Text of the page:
European Journal of General Medicine, Vol. 2, No. 2, 2005, pp. 80-82
REPORT OF A GIRL WITH INFANTILE HEMANGIOENDOTHELIOMA
Köksal Yuca1, Mustafa Kösem2, Sevil Arı Yuca3, Hayal Oral2, Ali Bay4
Yüzüncü Yıl University Faculty of Medicine, Departments of Otorhinolaryngology1, Pathology2 and Pediatric Heamathology4, Özalp Training Hospital, Clinic of Pediatric Diseases3, Van, Turkey
Correspondence: Köksal Yuca, MD, Yüzüncü Yıl
University, Faculty of Medicine, Department of Otorhinolaryngology,
Code Number: gm05016
Infantile Hemangioendothelioma (IHE) is a rare vascular tumor with predominant involvement of soft tissues of extremities. The occurrence in the head and neck region is extremly rare. We report a four-month-old female with IHE in her lower lip. The clinical and histologic photographs depict the findings. The diagnosis and treatment of IHE are discussed.
Key words: Hemangioendothelioma, vascular tumor, infants.
Infantile hemangioendothelioma(IHE) is a severe disease with a high mortality. It is characterized by multiple hemangiomas affecting the skin and visceral organs (1). Hemangioendothelioma is a rare vascular tumor of endothelial cell origin show an intermediate malignant potential between simple hemangioma and angiosarcoma. The tumor is characterized by neoplastic proliferation of epitheloid or histiocytic endothelial cells. It may involve bone or soft tissues of extremities and can behave like a benign or malignant tumor. The occurrence in the head and neck region is a rare and believed to be a neoplasm of borderline malignancy. In the literature, there are several case reports on the involvement of the head and neck region (2-5). For primary treatment recommendation there is general agreement in the literature as surgical excision of the tumor (2-4, 6).
We reported a case of a 4-month old infant with IHE resulted in soft tissue destruction of lover lip and histologic findings were described.
A 4-month –old girl with a lower lip mass since birth which began to grow two months ago was admitted to our clinic. Clinical examination showed an ulcerated lesion of 5x2 cm in size in her lower lip, starting from the right mouth commissura, extenting through the midline and vermilion and including a part of the gingiva (Figure 1).
No palpable lymphadenopathy was observed in the neck. Outer ear, nose, and throat examination, general physical examination, and routine laboratory investigations showed no abnormalitiy. A punch biopsy was performed under local anesthesia. Histologic examination revealed IHE; the tumor consisted of plump endothelial cells, stromal cells, and residual striated muscle tissue. The surface epithelium was ulcerated. Mitotic figures were scant (Figure 2). Surgical resection was recommended but refused by the patient’s family. The child did not return for any further treatment.
Hemangioendotheliomas are rare vascular tumors show an intermediate malignant potential between simple hemangioma and angiosarcoma (2). The tumor is characterized by neoplastic proliferation of epithelioid or histiocytic endothelial cells. Predominant locations are soft tissues of extremities, the liver and lungs; involment of the head and neck region is a rare (2). The biologic behavior of the tumor appears to be dependent on its location. Mortality from epitheloid hemangioendothelioma in the soft tissues was 13%. As of January 2000 a total of 17 cases with involvement of the head and neck region have been described in the literature; only six case reports with intraoral hemangioendothelioma in the pediatric population have been published(2). Our case had an ulcerated lesion of 5x2 cm in size in her lower lip, starting from the right mouth commissura, extenting through the midline and vermilion and including a part of the gingiva. Outer ear, nose, and throat examination, general physical examination, and routine laboratory investigations showed no abnormalitiy.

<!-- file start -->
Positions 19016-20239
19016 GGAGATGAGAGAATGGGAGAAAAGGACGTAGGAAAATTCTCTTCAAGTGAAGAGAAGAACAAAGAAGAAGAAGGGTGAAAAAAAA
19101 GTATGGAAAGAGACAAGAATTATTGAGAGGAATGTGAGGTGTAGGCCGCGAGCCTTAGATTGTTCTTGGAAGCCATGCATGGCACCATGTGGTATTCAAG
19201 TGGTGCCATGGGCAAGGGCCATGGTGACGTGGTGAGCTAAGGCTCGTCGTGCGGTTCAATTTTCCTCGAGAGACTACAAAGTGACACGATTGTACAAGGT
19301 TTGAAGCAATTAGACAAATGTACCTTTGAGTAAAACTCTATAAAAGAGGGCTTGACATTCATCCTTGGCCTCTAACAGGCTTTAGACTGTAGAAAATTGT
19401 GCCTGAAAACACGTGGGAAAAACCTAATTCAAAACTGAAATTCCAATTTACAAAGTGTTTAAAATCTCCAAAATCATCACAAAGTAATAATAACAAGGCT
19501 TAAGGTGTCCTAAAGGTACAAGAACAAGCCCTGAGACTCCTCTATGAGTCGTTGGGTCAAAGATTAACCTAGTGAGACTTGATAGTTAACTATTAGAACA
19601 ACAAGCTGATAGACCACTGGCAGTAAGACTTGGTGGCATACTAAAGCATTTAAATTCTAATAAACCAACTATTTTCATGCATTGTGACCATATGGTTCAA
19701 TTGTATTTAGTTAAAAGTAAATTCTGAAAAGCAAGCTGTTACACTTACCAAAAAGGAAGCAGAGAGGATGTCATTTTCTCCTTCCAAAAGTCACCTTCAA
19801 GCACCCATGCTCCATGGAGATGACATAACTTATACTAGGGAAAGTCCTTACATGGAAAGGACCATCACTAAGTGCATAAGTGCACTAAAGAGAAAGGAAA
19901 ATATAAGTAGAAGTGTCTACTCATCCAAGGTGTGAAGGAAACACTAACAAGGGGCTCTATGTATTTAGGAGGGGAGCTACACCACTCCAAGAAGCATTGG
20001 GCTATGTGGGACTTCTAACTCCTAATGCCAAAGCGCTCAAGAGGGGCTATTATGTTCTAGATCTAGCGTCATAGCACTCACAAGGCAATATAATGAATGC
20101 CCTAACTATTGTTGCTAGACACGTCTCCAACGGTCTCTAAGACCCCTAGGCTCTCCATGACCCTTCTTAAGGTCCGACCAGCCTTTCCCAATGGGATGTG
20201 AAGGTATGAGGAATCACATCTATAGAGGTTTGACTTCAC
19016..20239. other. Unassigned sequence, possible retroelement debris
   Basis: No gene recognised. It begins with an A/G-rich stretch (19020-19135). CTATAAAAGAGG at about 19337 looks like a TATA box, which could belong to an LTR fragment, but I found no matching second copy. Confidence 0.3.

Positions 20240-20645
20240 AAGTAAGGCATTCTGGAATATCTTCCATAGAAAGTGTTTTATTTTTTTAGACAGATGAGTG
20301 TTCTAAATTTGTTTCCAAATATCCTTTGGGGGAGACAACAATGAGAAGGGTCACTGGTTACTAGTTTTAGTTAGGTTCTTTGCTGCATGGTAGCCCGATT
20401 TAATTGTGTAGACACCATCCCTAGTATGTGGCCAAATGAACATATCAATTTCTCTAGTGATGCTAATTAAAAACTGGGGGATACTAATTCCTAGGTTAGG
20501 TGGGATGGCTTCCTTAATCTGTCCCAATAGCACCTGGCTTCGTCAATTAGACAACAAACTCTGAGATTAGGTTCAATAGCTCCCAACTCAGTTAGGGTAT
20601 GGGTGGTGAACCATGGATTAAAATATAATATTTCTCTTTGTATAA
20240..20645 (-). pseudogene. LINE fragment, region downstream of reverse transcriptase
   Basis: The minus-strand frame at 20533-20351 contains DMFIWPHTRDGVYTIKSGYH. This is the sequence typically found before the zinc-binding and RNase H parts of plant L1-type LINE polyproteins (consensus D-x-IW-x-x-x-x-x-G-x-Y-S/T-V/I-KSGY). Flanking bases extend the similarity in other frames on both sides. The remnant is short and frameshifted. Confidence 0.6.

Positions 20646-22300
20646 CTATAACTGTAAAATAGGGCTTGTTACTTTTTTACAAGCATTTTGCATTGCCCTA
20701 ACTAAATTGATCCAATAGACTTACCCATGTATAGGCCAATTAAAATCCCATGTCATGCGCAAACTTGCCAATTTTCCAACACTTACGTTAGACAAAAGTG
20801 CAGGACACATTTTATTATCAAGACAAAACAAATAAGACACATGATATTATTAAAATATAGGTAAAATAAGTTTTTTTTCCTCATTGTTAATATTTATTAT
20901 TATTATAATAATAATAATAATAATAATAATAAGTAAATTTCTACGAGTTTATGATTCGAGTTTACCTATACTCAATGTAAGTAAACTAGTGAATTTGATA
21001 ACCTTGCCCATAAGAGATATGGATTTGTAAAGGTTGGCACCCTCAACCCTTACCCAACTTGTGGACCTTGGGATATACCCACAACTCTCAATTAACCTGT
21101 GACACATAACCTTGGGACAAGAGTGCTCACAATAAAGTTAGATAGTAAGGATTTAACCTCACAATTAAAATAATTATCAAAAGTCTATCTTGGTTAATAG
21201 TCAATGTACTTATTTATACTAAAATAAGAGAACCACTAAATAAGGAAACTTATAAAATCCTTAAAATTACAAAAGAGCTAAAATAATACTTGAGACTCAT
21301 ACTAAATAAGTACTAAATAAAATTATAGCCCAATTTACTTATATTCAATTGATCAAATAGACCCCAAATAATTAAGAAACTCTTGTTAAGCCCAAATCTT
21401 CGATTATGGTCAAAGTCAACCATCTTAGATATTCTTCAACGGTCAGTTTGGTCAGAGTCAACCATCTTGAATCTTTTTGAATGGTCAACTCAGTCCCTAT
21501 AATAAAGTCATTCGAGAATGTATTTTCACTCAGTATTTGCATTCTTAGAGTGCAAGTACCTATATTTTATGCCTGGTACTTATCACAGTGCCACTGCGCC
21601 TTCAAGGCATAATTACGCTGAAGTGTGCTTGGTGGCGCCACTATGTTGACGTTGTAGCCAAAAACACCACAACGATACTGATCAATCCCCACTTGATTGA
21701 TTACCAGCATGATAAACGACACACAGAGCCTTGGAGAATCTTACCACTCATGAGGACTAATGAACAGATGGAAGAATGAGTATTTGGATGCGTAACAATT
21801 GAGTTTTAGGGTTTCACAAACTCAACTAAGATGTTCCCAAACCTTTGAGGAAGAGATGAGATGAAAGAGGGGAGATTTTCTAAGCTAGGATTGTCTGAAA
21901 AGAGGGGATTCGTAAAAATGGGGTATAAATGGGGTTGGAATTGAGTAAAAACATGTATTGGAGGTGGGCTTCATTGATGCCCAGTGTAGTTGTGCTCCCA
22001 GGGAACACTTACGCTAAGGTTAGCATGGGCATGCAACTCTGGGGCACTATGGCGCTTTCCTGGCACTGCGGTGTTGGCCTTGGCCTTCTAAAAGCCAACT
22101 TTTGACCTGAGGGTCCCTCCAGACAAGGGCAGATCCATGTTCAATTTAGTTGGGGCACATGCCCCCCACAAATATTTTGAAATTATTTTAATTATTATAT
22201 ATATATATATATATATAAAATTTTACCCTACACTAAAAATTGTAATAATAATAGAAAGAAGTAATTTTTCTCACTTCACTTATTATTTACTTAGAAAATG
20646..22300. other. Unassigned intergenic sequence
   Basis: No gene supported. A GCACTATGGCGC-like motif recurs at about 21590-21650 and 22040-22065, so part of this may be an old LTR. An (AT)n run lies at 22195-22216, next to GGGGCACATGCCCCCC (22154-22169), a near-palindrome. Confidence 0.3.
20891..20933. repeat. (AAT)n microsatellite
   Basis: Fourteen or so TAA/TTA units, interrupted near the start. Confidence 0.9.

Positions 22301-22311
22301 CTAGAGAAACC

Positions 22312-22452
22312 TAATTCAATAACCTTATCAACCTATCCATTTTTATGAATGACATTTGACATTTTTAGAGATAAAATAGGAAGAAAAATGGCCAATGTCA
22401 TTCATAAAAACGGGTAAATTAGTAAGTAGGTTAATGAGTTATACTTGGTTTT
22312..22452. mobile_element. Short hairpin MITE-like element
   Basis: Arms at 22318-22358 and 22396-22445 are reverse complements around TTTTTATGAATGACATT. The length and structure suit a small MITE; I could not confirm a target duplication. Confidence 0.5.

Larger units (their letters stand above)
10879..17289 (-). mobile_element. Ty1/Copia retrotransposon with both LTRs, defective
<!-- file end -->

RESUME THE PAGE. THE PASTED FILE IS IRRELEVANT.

Hemangioendothelioma is a confusing term. It has been used over the years for vascular tumors composed of endothelial cells, which may involve bone or soft tissues (3, 5, 7). In 1908 Mallory introduced the term hemangioendothelioma (3, 7). Since then, various other synonyms have been adopted including, infantile hemangioendothelioma. Types 1 and 2, celluler angioma of infancy, benign hemangioendothelioma, non malignat hemangioendothelioma, angioendothelioma, lymphangiosarcoma, hemangiosarcoma, angiosarcoma, angioblastoma and intravascular endothelioma (2, 3, 7).
Bones of the limbs are most commonly involved. We are aware however, of case reports on the involvement of the head and neck region, as well (3, 5, 7, 8). Our case with a lower lip mass since birth that began to grow at the age of two months was clearly unusal.
A definitive diagnosis can be made by means of a biopsy only. Histopathologically hemangioendothelioma is composed of short strands or solid nests of rounded to slightly spindled endothelial cells, which form small inconspicuous lumina, containing erythrocytes. In most cases this tumor shows only mild nuclear pleomorphism and virtually no necrosis or mitotic activity (3).
Treatment of hemangioendothelioma usually consist of wide radical surgical excision (2-4,6,8,) with postoperative radiotherapy(3,7), especially in high- grade lesions. Radiation therapy has been used alone when surgery was not feasible (7). Chemotherapy currently has no significant role in the treatment. Orchard et al reported successful treatment with α-interferon in two infants with hemangioendotheliomas, one in the head and neck region (7). In our case; surgical resection was recommended but refused by the patient’s family.
In summary due to the confusing nosology with unpredictable biologic behavior and high mortality rate IHE requires close follow-up and urgent surgical treatment of the patient.
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